Why should we part with money to buy a second or third copy of Skeul an Tavas, or any of your other publications, for an end result that's only a rough idea of what KS is? Is it an unwillingness to write a specification for free? I thought you weren't in it for the money? Surely if there was a specification, people could start using KS themselves, instead of relying on whatever you publish, increasing its usage. As far as I can see there's no logical reason not to release one, and doing so would actually be an advantage for you.

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Post by Egloshal » Tue May 25, 2010 11:08 pm

Oh for f**k's sake!

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Post by Evertype » Thu May 27, 2010 9:33 am

Keith said:
I do find it completely inconsistent the way ME and NJAW for example :

*** Wish to eliminate diphthongised vowels (a carry over from modern English)You have said previously that this is a laudable goal.
but accept incorrect stress and vowel-length (equally carried over from English):No idea what you're on about with "incorrect stress". We recommend penultimate stress generally, with anomalous stress in the usual words which have been described as having anomalous stress in Jenner, Nance, Williams. Far as I know, such stress is recommended in KK as well.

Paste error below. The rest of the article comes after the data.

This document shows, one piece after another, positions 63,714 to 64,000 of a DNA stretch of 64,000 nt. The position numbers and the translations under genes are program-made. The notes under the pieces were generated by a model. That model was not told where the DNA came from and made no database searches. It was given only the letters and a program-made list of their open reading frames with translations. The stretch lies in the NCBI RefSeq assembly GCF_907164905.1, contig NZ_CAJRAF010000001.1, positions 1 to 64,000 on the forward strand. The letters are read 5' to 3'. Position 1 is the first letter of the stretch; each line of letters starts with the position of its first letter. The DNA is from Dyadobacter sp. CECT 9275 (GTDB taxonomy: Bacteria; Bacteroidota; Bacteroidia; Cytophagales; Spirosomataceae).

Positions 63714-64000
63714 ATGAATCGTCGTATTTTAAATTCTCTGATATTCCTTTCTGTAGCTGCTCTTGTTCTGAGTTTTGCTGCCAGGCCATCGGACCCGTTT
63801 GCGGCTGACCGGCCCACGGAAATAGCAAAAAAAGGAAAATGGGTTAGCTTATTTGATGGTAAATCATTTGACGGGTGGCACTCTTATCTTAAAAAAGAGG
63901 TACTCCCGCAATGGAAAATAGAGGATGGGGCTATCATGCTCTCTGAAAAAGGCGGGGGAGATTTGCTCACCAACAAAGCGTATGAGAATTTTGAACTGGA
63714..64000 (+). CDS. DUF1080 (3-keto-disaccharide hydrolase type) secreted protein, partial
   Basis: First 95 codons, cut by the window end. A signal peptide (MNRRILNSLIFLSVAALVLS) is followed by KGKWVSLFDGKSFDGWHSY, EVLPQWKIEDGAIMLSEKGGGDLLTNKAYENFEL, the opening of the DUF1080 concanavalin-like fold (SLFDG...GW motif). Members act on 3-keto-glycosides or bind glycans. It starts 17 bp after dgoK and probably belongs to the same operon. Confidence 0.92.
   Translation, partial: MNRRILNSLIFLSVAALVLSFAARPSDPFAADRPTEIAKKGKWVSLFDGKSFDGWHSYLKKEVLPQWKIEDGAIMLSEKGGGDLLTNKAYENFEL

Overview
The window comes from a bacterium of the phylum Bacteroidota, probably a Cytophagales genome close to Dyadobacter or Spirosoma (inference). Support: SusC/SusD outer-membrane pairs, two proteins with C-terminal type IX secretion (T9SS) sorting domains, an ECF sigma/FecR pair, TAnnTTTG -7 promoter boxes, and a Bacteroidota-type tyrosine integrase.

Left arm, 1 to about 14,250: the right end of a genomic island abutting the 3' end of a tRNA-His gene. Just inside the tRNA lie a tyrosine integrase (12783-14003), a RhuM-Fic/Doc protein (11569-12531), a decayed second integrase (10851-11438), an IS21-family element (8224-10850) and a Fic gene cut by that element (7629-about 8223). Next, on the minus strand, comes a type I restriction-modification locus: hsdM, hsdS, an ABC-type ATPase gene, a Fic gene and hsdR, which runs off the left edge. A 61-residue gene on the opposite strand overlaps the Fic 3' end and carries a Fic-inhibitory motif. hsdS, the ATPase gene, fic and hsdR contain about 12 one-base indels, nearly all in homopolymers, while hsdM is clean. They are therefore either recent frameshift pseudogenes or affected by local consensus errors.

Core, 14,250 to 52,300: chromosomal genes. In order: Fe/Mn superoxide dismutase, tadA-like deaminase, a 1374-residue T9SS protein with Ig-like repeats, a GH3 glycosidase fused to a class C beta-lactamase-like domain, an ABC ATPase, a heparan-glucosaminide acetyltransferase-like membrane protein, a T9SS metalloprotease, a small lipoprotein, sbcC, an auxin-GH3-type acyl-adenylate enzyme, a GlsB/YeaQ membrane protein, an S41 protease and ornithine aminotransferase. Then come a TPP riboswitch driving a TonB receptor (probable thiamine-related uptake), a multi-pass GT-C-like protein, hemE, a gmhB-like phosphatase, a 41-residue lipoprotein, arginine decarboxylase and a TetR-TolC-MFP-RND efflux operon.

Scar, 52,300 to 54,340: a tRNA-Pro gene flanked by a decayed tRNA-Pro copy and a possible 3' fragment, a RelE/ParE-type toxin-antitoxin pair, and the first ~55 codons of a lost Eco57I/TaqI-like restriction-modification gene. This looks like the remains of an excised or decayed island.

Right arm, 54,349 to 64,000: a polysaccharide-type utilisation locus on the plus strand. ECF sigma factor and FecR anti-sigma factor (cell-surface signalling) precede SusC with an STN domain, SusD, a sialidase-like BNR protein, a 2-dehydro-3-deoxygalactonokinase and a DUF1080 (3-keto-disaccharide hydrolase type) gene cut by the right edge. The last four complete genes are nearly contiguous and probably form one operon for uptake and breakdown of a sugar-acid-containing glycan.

With regard to vowel length, this just goes to show that you never read (or tried to understand) the KS1 draft, or the SWF spec either. Because the core rules for vowel length in both the SWF and KS are simple and predictable. In stressed monosyllables, vowels are long before voiced consonants and vowels are short before voiceless consonants. In addition to being used in Jordan's orthography, this happens to exploit English phonology in order to improve learner vowel length, since the vowels in bag, wabe, and

*** Wish to encourage preocclusion but not gemination (when the first is really just a special and slightly exaggerated example of the second);People who wish to pre-occlude manage to do so, and have managed to do so for years. Nobody geminates even after a generation of recommending it -- even Ken George says [ˈkɛmɪn] 100% of the time, never [ˈkɛmːɪn]. We don't encourage gemination because it's not part of the Revived language. If you really want to pronounce [ˈkɛmːɪn] you can, because the orthography allows both kemmyn and kebmyn. But we recommend [ˈkɛmɪn] and [ˈkɛᵇmɪn] for the pronunciations, because we are realists.